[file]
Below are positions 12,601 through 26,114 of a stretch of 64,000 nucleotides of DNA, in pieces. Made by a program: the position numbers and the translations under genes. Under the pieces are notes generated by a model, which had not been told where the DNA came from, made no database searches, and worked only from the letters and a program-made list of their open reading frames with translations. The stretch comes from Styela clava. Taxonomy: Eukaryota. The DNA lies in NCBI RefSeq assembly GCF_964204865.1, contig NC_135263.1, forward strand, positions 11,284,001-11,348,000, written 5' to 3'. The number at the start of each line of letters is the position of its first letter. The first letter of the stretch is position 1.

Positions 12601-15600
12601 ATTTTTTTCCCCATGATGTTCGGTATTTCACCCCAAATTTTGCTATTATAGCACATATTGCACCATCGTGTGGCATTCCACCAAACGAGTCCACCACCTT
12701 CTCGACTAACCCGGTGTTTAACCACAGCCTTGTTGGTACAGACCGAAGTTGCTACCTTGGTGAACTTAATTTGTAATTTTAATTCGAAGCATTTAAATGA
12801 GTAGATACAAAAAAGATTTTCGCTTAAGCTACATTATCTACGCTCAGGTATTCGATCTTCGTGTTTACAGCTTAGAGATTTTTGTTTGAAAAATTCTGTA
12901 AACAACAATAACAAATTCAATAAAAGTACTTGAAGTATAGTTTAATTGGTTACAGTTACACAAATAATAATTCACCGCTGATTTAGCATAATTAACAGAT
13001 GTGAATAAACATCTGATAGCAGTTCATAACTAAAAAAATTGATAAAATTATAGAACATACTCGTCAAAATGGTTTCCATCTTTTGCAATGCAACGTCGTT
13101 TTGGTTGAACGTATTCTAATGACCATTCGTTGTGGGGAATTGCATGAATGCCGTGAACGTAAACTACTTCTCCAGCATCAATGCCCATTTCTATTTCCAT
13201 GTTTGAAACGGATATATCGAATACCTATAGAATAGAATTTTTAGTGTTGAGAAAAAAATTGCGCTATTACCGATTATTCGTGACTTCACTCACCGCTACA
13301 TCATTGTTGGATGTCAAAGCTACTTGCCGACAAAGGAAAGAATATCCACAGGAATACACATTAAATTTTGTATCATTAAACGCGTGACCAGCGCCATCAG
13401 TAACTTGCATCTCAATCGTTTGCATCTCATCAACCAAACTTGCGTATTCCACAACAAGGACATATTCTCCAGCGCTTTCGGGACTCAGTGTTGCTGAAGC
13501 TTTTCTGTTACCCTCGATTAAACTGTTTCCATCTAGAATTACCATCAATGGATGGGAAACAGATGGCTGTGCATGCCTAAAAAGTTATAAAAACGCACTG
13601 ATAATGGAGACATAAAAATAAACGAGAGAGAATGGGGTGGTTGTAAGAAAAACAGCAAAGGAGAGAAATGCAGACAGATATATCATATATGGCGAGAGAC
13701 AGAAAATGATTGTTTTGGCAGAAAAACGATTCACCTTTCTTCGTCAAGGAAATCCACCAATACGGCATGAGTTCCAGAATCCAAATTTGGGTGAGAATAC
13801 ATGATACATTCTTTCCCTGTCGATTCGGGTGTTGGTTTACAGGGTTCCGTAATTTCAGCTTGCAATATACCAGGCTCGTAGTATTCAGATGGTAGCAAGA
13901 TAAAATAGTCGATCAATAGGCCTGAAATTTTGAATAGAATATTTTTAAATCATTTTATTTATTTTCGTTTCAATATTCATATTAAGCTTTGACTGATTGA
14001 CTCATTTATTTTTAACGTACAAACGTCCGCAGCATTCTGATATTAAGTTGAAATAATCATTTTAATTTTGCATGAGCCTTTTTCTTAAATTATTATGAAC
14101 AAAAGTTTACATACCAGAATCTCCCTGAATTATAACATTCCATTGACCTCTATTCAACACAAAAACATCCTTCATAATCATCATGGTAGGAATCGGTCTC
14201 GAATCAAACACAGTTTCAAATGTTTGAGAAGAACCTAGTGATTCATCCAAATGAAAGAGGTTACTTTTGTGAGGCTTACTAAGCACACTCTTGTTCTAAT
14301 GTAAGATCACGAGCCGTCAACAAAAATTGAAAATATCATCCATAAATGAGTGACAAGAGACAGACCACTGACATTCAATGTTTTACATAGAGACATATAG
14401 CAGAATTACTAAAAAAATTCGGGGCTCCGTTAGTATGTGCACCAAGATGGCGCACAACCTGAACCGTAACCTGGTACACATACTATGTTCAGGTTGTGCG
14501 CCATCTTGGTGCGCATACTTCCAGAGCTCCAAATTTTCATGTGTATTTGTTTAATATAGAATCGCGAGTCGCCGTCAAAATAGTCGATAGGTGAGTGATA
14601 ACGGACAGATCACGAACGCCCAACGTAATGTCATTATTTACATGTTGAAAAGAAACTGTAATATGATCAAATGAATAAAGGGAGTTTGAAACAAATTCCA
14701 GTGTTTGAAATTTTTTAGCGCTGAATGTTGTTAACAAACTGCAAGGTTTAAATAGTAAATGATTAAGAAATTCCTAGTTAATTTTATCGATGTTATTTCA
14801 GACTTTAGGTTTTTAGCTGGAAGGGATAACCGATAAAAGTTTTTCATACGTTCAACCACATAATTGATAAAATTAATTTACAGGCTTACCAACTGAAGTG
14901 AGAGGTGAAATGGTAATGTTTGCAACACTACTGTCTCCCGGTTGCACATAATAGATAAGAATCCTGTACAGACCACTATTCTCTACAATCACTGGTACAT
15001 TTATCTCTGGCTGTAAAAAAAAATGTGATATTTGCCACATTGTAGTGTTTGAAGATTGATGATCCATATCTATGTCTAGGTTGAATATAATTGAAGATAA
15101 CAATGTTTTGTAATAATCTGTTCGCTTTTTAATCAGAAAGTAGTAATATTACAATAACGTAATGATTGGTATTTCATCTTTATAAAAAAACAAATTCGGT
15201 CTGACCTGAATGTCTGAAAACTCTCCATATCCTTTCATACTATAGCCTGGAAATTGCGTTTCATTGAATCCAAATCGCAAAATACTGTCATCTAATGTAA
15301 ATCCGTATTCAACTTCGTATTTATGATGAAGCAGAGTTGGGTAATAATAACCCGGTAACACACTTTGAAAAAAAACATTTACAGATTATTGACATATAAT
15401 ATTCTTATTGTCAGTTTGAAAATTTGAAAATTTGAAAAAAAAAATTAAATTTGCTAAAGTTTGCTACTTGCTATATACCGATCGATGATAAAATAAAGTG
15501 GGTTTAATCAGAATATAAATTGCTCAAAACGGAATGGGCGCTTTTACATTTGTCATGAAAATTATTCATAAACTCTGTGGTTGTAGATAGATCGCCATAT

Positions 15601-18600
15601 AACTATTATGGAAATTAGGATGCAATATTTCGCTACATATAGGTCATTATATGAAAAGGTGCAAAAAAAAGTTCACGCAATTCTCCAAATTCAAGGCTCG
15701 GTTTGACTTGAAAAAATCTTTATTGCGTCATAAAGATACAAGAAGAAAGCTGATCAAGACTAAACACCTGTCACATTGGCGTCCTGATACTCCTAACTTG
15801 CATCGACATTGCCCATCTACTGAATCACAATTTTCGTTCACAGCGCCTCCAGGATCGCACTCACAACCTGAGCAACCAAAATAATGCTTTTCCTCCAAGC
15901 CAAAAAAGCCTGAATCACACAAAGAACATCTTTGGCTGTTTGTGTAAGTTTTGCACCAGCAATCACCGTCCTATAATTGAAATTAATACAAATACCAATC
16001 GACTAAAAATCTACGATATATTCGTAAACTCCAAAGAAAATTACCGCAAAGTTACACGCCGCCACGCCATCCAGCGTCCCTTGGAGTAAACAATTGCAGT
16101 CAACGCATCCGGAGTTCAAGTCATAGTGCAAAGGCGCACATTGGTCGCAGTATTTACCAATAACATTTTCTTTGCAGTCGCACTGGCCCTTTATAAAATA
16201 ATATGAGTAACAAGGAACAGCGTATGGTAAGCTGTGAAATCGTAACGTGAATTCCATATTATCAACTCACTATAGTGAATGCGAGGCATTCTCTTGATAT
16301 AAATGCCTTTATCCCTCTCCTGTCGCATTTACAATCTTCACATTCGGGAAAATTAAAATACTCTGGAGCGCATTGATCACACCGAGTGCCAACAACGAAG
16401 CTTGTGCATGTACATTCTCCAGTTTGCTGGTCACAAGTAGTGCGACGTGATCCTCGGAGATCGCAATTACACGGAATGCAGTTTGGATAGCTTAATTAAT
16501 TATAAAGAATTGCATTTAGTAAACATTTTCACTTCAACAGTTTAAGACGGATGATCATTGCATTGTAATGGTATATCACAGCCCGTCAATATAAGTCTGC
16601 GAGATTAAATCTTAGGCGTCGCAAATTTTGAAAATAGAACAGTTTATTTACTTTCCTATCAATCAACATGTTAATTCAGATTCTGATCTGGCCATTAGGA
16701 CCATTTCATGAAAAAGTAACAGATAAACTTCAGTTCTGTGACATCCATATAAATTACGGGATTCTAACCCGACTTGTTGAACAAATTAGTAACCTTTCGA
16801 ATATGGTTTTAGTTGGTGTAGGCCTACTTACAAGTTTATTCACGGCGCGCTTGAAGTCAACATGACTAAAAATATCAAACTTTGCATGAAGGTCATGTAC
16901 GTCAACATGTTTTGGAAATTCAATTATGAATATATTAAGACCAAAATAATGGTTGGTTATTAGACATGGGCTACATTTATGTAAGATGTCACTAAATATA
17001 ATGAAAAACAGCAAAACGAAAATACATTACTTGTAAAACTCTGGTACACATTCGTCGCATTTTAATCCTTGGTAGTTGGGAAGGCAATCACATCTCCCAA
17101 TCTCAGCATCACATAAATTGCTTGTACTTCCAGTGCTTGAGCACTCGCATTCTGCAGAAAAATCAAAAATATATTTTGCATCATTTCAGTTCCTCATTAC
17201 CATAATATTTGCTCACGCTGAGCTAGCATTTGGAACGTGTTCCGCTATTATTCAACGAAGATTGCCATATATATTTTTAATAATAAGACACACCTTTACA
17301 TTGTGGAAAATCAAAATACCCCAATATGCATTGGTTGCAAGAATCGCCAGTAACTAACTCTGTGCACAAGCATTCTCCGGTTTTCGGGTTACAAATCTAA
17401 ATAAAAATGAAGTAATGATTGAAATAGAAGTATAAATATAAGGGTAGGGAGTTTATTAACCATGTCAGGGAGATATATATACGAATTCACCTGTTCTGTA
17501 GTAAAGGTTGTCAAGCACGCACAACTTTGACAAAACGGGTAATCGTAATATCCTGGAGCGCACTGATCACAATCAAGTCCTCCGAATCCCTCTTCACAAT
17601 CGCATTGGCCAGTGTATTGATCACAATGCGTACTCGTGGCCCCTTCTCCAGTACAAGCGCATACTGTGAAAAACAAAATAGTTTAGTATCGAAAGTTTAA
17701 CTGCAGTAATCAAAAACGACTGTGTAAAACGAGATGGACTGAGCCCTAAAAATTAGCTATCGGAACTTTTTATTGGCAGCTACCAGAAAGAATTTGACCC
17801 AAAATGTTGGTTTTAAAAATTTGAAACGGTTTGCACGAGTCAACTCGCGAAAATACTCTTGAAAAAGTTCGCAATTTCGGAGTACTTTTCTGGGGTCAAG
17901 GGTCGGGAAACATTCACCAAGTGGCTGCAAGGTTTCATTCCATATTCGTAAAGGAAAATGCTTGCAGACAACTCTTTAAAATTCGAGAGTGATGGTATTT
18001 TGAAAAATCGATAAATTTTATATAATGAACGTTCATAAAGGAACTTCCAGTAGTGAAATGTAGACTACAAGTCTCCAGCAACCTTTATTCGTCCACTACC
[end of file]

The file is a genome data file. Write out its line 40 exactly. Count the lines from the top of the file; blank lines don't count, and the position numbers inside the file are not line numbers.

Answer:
16201 ATATGAGTAACAAGGAACAGCGTATGGTAAGCTGTGAAATCGTAACGTGAATTCCATATTATCAACTCACTATAGTGAATGCGAGGCATTCTCTTGATAT